One waits, then, with morbid fascination to see what excuse those folks will make as federal data released last week reveal that African-American children are significantly more likely to be suspended — from preschool. Repeating for emphasis: preschool, that phase of education where the curriculum encompasses colors, shapes, finger painting and counting to 10. Apparently, our capacity for bias extends even there. According to the Department of Education, while black kids make up about 18 percent of those attending preschool, they account for 42 percent of those who are suspended once — and nearly half of those suspended more than once.

Armed with that information, there are many questions we should be asking:

Are black kids being suspended for things that would earn another child a timeout or a talking-to?

If racial bias pervades even the way we treat our youngest citizens, how can anyone still say it has no impact upon the way we treat them when they are older?

What does being identified as “bad” at such an early age do to a child’s sense of himself, his worth and his capabilities?

Does being thus identified so young play out later in life in terms of higher dropout rates and lower test scores?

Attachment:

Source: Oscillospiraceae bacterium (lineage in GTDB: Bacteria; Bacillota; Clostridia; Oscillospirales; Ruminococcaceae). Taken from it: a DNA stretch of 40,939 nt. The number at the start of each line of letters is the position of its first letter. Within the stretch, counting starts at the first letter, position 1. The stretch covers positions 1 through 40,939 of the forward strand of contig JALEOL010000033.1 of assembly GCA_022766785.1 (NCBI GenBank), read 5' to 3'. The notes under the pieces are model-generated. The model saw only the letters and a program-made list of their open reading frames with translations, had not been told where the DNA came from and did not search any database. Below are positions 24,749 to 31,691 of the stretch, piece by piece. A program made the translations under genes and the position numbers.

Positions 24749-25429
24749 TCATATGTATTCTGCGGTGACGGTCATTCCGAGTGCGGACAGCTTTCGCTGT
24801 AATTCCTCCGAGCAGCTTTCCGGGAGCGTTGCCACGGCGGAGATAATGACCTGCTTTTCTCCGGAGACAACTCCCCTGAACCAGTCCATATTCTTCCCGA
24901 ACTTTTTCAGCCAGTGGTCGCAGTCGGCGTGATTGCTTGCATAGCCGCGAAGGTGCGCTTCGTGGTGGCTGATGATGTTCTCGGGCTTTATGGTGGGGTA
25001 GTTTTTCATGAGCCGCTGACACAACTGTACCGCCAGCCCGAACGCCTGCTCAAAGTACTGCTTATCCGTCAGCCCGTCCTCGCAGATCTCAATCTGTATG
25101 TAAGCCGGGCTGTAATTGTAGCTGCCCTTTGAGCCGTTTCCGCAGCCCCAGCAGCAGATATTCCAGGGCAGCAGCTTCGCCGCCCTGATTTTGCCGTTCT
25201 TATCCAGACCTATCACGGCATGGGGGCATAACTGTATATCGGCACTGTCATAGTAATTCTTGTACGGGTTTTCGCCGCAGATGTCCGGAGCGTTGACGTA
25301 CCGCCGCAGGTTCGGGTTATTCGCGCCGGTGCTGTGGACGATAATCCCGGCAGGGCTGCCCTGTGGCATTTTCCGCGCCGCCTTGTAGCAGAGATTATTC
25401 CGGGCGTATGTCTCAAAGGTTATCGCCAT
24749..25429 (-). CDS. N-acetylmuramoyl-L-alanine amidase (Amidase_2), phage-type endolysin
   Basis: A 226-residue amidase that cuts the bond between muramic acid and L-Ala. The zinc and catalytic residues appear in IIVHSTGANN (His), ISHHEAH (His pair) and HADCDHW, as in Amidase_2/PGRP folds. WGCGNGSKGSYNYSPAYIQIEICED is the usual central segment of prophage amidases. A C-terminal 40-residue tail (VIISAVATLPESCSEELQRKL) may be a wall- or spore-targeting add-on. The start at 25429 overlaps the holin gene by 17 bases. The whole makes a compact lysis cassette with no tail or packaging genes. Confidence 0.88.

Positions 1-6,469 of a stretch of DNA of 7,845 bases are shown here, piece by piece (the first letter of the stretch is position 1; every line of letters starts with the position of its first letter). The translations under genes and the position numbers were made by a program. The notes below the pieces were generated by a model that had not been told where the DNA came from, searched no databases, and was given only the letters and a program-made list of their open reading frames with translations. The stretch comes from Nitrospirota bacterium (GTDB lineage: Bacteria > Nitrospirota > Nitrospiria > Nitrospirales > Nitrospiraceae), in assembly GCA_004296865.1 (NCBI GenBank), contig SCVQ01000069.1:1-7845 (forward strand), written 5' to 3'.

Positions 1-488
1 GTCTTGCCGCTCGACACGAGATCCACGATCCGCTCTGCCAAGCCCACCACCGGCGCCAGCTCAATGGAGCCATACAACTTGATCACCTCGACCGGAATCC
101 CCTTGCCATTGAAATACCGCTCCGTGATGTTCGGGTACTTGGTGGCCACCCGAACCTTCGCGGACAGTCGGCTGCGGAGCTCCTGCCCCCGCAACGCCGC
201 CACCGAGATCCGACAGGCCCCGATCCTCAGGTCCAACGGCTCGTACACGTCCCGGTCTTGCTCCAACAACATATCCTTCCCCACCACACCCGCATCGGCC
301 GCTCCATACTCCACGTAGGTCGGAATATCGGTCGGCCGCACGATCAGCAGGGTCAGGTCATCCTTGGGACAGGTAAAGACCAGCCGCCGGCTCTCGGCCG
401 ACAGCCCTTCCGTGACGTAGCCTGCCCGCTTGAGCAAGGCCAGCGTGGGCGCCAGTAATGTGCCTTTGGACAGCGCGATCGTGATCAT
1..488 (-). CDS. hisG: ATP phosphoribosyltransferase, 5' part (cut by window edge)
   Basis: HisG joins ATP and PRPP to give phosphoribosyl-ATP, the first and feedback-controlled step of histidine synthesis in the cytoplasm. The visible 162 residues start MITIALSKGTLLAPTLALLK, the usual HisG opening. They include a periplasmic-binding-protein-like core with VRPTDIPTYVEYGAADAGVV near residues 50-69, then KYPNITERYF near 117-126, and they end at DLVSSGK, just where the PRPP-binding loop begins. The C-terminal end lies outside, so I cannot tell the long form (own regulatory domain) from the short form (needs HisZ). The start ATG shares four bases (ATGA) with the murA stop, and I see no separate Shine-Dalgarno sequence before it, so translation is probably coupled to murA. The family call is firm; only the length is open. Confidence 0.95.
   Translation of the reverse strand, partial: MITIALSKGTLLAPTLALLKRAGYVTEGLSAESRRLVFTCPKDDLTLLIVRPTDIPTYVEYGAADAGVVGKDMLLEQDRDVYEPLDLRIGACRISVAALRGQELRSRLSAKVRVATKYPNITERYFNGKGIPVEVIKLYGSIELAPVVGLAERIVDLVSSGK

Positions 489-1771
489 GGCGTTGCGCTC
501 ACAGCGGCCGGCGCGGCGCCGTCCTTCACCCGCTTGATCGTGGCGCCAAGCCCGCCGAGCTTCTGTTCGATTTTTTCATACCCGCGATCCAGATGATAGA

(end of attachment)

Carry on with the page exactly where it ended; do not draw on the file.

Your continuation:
How can we fix this, build a society in which every one of our children is encouraged to stretch for the outermost limits of his or her potential?

Those are the kinds of smart, compassionate questions we should ask. But again, we’re talking about the third rail of American conscience. So one braces for dumb excuses instead.

Maybe someone will claim African-American preschoolers are 73.9 percent more likely to fail naptime.

Maybe someone will contend that they thuggishly refuse to color inside the lines.

And you may rest assured someone will say that for us even to have the discussion proves hatred of white people.

What a long, strange road we have traveled from the high land of idealism and hope to which the human rights movement brought us 50 years ago, down to the swampy lowland of justification and circumscribed horizons we find ourselves slogging through now. It is noteworthy that this story of institutional bias against children barely out of diapers scarcely skimmed — much less penetrated — an American consciousness presently preoccupied by basketball brackets and the mystery of a doomed jetliner.